Still, no cure for ongoing hospital ills



One thing that strikes me about the current screaming headlines over the crisis in the Health Service is that there is absolutely nothing new about this. The situation in our hospitals has been dysfunctional for years, particularly chaotic in emergency departments with long, distressful waits on trolleys before patients are admitted.

Being admitted to hospital via an emergency department can be horrific, as I found given my experiences a couple of years ago.  There was the agonising worry of bringing in a seriously ill husband for attention combined with the anxiety of not knowing what on earth was going to happen in this terra – should be terror – incognita.

The waiting area the hospital was crowded with people in every kind of predicament: from writhing in unexplained agony to having fallen off a bicycle, all queueing on chairs for hours before being assessed by the triage system. Once inside the hospital it was like a war zone, crammed with beds and trollies bearing patients waiting attention from overstretched medical personnel. Once in there it didn’t take long to realise that the doctors, nurses and orderlies working there under extreme pressure in difficult circumstances were absolutely heroic.

Nor did it take long to realise either that, God help any patients, especially those unable to communicate effectively if they didn’t have someone to advocate for them and ask for simple things like water, bedpan or some form of food as hours passed. Asking about the possibility of a bed, where the wait ran to days rather than hours, was like asking for a miracle at Knock,  never mind getting information on a prognosis or any procedure required.   At one point, if I hadn’t been there, my husband would have been be left forgotten in a wheelchair in a corridor for hours waiting to return to emergency after a procedure.

Insufficient beds and lack of staff get blamed frequently for the current crisis. Having more of both means throwing more money at the problem and I am not sure that would resolve the crisis. In the weeks  visiting my husband as he recovered from a stroke (only tragically to be diagnosed with terminal lung cancer) poor management in the system became glaringly obvious.

And who manages the public health system?  The HSE, a 100,000 strong inflated team with nearly four dozen different divisions, some with names like The National Quality Improvement Team or The Patient Safety Programme which sound as though they should be tasked with solving the crisis.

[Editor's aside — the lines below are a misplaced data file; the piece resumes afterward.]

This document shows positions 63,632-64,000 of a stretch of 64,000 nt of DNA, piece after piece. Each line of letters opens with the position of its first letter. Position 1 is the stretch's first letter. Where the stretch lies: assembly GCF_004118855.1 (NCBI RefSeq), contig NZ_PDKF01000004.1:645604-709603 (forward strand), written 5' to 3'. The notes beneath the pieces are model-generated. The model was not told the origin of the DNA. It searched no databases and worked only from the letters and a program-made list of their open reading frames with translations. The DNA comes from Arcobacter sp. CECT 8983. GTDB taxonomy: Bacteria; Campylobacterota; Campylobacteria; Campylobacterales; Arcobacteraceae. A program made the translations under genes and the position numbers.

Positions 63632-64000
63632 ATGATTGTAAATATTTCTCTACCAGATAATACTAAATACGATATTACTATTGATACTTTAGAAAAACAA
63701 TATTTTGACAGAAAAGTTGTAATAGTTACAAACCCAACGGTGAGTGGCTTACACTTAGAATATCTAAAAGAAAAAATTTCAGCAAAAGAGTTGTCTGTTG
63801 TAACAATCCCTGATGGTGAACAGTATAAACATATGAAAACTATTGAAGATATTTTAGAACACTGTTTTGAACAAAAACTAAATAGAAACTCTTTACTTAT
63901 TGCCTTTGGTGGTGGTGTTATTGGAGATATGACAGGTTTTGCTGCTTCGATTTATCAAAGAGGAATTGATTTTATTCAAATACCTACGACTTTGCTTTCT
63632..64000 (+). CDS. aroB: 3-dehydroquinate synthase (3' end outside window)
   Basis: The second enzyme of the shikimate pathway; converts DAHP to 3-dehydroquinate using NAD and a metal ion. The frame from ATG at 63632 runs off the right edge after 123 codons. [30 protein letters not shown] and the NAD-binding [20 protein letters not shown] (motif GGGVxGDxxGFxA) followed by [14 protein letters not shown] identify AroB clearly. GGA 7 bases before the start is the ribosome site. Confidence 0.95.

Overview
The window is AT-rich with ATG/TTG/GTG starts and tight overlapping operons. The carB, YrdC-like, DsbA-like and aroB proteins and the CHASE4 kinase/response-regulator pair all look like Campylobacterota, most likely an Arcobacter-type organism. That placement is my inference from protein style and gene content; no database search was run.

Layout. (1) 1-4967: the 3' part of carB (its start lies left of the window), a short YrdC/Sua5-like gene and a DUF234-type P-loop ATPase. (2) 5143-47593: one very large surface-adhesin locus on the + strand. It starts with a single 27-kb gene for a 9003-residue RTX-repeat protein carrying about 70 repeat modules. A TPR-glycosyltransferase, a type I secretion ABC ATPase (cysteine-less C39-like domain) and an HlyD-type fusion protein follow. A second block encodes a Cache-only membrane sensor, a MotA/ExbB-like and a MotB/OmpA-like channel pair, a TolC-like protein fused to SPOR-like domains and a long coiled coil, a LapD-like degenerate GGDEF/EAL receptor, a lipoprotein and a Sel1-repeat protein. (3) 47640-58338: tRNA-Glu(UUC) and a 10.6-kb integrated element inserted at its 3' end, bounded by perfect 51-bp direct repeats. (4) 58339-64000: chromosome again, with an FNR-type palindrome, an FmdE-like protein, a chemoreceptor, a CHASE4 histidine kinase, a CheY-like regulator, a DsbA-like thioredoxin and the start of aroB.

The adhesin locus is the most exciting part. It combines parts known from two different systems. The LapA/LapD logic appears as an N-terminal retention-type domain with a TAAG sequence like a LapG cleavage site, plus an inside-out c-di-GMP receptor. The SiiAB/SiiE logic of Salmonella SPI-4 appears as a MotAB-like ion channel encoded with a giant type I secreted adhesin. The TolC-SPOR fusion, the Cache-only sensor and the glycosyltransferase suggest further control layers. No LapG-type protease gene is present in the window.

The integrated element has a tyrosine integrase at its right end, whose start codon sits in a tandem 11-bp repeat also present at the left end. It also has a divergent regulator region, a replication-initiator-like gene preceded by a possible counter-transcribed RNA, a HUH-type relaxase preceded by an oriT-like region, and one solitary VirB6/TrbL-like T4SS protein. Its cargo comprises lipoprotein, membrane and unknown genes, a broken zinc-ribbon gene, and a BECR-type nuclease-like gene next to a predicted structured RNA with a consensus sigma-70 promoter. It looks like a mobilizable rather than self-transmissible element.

Causes of some of the bed bottlenecks were obvious. Beds were occupied by patients who simply should not have been there and there were many ways beds could have been freed up if the HSE had been running things efficiently. There were patients who could have been released to step-down nursing home facilities, patients in need of home care, supposing home care had been available through – guess who? – the HSE and patients who couldn’t return home and should have been placed in care homes.

Every day there were patients waiting for hours, sometimes into the afternoon to be discharged from hospital, taking up those precious beds, surely a situation which could have been managed better. Nursing staff often came from agencies, an expensive way to recruit staff since agency fees have to be paid on top of wages. And those were just the kind of problems any visitor could see, without any analysis of the deeper malaise in the system.

My insights are from four years ago. Since then the situation in the health service has worsened and the numbers employed in the HSE have swelled. The problems which I could see are still unresolved and quoted as being part of the bed scarcity problem as over-crowding reaches record levels. Hundreds of consultant roles are unfilled, with a 44% increase in the number of doctors emigrating to Australia Now, nurses are threatening to strike over intolerable conditions.

And the new dawn of promised Slainte Care hasn’t materialised.

Rather than any acceptance of responsibility or attempt to reform the system, already overstretched medical staff have been asked to work weekends to resolve the worsening crisis exacerbated by winter virus, flu and Covid.  We have been told to stay away from hospitals and emergency departments.

No problem there: the latest poll reveals that 72% of us would only attend A&E if their life depended on it.

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